Moan meaning

mōn
A long, low vocal sound as of sorrow or pain or of sexual pleasure.
noun
19
2
Moan is defined as to complain or grieve about something or to utter a low, long sound of pain.

An example of moan is to express extreme sorrow about a death in the family.

An example of moan is for a person to make a pained sound when having a stomach ache.

verb
9
2
The definition of a moan is a long, low sound, often due to pain.

An example of a moan is the sound that someone with a stomach ache may make.

noun
5
5
To utter with moans or a moan.
verb
3
6
To bewail or bemoan.

She moaned her misfortunes to anyone who would listen.

verb
2
1
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To utter a moan or moans.
verb
2
1
To say with a moan.
verb
2
1
A complaint; lamentation.
noun
1
1
Any nonvocal sound like this.

The moan of the wind.

noun
1
1
To complain, lament, grieve, etc.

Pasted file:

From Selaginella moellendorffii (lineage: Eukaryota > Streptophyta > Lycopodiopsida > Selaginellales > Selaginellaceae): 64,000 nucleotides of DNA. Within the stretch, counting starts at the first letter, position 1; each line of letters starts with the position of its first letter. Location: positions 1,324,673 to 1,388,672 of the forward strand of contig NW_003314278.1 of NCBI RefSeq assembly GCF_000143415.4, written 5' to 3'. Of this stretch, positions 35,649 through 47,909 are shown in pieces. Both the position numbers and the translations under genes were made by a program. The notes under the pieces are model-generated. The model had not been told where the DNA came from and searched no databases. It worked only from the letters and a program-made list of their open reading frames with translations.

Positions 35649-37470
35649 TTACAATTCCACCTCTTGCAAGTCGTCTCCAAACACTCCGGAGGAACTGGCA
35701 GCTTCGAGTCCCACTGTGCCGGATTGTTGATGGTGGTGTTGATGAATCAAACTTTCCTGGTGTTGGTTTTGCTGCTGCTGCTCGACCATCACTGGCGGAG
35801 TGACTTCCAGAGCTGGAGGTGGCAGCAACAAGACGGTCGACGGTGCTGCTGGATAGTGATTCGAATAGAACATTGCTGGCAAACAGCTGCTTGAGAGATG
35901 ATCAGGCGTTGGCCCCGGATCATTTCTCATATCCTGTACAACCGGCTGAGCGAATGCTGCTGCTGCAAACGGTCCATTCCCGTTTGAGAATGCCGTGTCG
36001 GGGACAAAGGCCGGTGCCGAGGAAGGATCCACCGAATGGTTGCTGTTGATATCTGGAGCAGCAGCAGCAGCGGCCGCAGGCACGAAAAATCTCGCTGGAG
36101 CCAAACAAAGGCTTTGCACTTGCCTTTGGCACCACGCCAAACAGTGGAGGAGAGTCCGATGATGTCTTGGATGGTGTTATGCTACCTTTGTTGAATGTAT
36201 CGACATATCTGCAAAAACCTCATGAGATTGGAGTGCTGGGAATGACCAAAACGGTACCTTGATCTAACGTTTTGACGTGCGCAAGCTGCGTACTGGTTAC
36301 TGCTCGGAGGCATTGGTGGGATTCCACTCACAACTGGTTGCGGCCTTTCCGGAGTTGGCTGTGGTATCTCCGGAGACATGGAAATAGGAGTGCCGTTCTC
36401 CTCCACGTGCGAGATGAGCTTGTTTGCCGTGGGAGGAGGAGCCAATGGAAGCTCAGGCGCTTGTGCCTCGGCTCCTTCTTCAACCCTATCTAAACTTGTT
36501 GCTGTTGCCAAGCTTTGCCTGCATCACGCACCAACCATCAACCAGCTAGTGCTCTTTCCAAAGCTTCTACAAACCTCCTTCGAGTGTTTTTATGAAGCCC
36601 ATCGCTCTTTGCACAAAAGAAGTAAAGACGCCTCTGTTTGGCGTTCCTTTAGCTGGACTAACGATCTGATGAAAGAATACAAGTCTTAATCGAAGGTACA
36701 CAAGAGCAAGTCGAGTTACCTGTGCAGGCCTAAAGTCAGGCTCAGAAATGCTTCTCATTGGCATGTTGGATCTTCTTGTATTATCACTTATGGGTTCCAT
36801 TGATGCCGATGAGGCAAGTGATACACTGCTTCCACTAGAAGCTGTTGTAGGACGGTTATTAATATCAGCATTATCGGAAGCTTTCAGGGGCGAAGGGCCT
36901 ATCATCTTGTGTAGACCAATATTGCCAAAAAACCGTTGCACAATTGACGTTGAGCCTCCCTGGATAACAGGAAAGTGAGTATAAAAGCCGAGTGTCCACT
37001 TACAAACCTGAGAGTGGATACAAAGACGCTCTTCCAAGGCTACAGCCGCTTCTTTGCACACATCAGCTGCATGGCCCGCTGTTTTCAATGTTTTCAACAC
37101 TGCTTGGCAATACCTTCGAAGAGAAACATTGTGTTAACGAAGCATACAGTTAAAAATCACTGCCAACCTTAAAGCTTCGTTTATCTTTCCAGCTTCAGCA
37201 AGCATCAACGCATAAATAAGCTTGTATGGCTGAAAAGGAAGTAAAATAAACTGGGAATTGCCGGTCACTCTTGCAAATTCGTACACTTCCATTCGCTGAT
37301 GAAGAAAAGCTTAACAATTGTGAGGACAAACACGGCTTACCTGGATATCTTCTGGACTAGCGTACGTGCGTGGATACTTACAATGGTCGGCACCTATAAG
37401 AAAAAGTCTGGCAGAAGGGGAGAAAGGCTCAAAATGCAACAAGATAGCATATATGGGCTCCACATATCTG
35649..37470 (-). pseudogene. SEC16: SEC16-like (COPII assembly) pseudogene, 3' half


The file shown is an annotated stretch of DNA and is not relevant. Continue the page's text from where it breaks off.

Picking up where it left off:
verb
0
1
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To complain about; bewail.

To moan one's fate.

verb
0
1
A low, mournful cry of pain, sorrow or pleasure.
noun
0
1
(now rare) To complain about; to bemoan, to bewail; to mourn. [from 13th c.]
verb
0
1
(intransitive, now chiefly poetic) To grieve. [from 14th c.]
verb
0
1
(intransitive) To make a moan or similar sound. [from 18th c.]
verb
0
1
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To say in a moan, or with a moaning voice. [from 19th c.]

‘Please don't leave me,’ he moaned.

verb
0
1
(intransitive, colloquial, chiefly UK) To complain; to grumble. [from 20th c.]
verb
0
1
A complaint.

His tiresome moans about his boss.

noun
0
2
To complain, lament, or grieve.

An old man who still moans about his misspent youth.

verb
0
2

Origin of moan

  • Middle English mone from Old English mān mei-no- in Indo-European roots

    From American Heritage Dictionary of the English Language, 5th Edition

  • From Middle English mone, mane, man, from Old English *mān (“complaint, lamentation”), from Proto-Germanic *mainō. Inferred from Old English mǣnan (“to complain over, grieve, mourn”). More at mean.

    From Wiktionary